Alberto Manguel was born in Buenos Aires and settled in France. He is a member of the Writer's Union of Canada, PEN, and a fellow of the Guggenheim Foundation, and has been named an Officer of the French Order of Arts and Letters. He holds honorary doctorates from the University of Liège in Belgium and the Anglia Ruskin University in Cambridge, England. He is the recipient of numerous prizes and also won the Germán Sánchez Ruipérez Prize (Spain) and the Prix Roger Caillois (France) for the ensemble of his work, which has been translated into more than thirty languages. [from My Name is Victoria (2011)]



Packing My Library is a wonderful book. There are not many books that I finish and immediately begin to read again. Anyone who loves Borges will find fascinating references to him and to the Library of Buenos Aires, not to mention the origin of the city, as just one of the many dimensions that give this book so much depth. Alberto Manguel is somewhat cryptic about why he had to pack up his library in France but the real treasure in this book is his relationship to his books indeed to books in general.

I am reminded of a particularly moving cultural insight that came to me from the head Librarian of the Library of Nicaragua during a period of my life when I was a part of an international group developing a metadata standard called the Dublin Core. After our meetings, over drinks, we would often discuss some of the cultural characteristics of metadata implementation. These were fairly archetypal: the Germans were worried that the details were not fully resolved, the Americans saw commercial advantage, the French were concerned about equity of access and the Australians and the Nordic countries just ran with it. But the Latin Countries wanted nothing to do with it (the metadata standard). After one of our meetings in Seattle, I found myself talking to the Nicaraguan Librarian and asked her why?

She told me this story...in Nicaragua there was a very wealthy man who had spent a great deal of time and money assembling a large private library. He loved his books. He spent as much time as could in his library communing with his books. He let it be known to the Library of Nicaragua that when he died he intended to leave his library with lots of money to the Library of Nicaragua. Years passed. One day he died and sure enough he had left the Library of Nicaragua his library and a significant sum of money to care for his books.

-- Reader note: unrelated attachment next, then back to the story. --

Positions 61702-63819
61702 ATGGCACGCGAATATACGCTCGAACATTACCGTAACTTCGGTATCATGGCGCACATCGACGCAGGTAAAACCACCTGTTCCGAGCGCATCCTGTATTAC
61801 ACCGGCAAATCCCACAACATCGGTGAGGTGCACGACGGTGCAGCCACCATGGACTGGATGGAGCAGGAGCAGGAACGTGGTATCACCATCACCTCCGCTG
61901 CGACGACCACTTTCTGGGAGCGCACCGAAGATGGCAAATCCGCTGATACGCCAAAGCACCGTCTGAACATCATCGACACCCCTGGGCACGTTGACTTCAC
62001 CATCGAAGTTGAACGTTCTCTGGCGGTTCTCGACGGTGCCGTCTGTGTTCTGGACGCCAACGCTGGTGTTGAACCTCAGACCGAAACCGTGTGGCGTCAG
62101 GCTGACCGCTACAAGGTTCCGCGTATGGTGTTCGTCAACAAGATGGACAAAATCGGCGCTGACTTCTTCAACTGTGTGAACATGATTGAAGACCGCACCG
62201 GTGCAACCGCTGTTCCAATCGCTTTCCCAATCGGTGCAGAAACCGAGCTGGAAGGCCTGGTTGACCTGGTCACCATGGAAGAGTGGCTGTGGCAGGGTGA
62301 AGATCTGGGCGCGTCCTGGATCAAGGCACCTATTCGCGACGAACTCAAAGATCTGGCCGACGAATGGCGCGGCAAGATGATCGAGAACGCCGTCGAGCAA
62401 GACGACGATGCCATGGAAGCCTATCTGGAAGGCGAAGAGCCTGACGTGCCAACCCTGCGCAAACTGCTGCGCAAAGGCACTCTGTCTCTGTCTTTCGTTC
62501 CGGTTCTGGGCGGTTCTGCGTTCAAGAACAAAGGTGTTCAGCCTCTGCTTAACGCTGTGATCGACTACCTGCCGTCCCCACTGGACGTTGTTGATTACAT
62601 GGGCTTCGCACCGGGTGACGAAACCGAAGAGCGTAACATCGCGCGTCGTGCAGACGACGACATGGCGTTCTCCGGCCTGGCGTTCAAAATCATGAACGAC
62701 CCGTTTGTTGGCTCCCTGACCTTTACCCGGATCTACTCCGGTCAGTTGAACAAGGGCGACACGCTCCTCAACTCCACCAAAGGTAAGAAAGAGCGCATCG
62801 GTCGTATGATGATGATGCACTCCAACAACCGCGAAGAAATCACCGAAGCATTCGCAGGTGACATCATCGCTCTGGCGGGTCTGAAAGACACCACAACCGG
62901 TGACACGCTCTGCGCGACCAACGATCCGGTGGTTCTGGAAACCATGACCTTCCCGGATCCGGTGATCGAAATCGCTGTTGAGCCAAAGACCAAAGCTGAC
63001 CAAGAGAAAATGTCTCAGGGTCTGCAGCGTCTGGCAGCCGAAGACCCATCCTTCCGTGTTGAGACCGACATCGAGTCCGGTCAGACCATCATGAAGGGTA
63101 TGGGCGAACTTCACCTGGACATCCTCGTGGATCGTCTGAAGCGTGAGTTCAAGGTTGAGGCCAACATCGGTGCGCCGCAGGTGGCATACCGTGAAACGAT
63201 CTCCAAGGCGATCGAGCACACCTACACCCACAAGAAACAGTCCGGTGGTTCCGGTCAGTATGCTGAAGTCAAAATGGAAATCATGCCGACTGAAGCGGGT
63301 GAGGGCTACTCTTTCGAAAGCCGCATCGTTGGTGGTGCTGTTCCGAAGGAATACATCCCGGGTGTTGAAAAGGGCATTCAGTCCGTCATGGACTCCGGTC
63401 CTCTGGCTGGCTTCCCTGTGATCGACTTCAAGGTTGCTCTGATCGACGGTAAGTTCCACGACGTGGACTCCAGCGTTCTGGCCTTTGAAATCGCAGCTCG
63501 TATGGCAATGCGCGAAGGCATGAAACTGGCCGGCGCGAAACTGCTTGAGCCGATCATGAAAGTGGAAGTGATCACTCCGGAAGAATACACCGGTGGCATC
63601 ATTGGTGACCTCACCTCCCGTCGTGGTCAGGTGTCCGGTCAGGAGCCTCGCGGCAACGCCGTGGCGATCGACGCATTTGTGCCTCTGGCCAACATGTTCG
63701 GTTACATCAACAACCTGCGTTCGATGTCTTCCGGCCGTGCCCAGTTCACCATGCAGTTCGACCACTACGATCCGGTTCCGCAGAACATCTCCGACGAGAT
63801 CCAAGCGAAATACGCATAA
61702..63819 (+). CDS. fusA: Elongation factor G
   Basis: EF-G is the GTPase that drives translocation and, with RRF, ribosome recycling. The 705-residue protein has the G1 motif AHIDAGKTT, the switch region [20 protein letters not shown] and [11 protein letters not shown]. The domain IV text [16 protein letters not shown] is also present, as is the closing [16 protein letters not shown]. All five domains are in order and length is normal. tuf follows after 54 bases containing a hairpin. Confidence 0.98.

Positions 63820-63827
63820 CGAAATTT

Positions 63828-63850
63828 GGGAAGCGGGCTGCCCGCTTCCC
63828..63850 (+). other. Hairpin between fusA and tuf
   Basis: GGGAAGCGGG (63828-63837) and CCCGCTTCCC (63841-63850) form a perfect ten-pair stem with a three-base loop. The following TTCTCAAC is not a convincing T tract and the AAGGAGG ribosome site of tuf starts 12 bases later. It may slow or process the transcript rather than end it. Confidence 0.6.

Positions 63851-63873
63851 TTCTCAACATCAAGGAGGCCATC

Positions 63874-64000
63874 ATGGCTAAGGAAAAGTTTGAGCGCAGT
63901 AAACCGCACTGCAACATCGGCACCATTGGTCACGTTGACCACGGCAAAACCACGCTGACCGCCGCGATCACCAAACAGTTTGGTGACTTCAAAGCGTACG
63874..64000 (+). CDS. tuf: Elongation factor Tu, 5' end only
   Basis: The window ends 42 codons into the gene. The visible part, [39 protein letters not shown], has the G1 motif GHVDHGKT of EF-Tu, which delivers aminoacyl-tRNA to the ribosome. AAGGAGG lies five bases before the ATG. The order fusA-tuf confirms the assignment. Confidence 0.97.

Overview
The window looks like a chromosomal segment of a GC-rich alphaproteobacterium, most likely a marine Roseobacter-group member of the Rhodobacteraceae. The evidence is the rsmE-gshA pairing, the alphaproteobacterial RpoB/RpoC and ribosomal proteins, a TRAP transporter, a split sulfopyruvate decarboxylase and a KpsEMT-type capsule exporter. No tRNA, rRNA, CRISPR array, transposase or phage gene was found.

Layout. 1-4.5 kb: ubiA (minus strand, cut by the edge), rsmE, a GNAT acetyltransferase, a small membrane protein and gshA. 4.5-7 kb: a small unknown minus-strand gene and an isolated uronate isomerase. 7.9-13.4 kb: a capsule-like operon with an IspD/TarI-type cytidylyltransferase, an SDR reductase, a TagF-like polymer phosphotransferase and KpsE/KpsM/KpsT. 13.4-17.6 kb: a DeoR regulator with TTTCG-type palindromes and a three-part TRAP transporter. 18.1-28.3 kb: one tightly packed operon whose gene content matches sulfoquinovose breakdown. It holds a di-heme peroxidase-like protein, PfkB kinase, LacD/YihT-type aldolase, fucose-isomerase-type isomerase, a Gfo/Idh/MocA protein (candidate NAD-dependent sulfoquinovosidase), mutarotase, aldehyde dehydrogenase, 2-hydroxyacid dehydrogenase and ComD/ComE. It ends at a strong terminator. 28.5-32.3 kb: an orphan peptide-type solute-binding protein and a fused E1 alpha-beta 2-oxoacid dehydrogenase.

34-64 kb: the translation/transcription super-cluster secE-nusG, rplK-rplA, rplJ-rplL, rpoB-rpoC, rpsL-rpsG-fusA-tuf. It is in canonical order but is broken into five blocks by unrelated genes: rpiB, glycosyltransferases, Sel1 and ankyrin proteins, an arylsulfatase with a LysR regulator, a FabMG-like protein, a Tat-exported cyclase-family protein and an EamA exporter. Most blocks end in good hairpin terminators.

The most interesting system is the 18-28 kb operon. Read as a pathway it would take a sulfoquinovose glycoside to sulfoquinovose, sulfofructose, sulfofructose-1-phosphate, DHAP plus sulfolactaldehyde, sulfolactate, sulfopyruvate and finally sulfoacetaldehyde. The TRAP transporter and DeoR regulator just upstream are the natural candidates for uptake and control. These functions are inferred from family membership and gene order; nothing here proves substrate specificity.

If his had happened in the UK or Germany or the USA etc, the books would have been packed into boxes and found their way to catalogers who would have checked the quality of each book against existing holdings, perhaps pasted a book plate in the front saying. 'donated by...', applied a Dewey Decimal number etc. Some of the books but not all may have found their way into the shelves beside books of similar subjects or by the same author.

Not in Nicaragua.

Instead the Library of Nicaragua spent a significant portion of the money building a wing onto the Library of Nicaragua that closely resembled the library of the benefactor. Then, very carefully, the books were moved into the exact positions that the benefactor had placed them n his own library. What was most important to the Nicaraguans was neither the books nor the content of the books but the man's relationship to his books.

Packing My Library has this quality. A man in love with books. A mind able to see beyond their content into how books frame our perceptions of the world.

This is a poignant book for me because I am beginning the process of doing the reverse - of unpacking my books. The books I have not seen since 1988 with the additional challenge of absorbing my dead parents books. It's a hands-on process for me because I'm milling the timber to make the shelves of my library - I estimate about 20,000 books or 250m of shelves...

There were notable passages in Packing My Library such as, '...this style of thought, for want of a better term, allows us to believe that the world around us is a narrative world, and that landscapes and events are part of a story we are compelled to follow at the same time as we create it.'
… (lisätietoja)
Merkitty asiattomaksi
simonpockley | 17 muuta kirja-arvostelua | Feb 25, 2024 |
Just a bunch of quotes from this book, tracing the influence of Homer through Western thought.

"Every great work of literature is either the Iliad or the Odyssey. - Raymond Queneau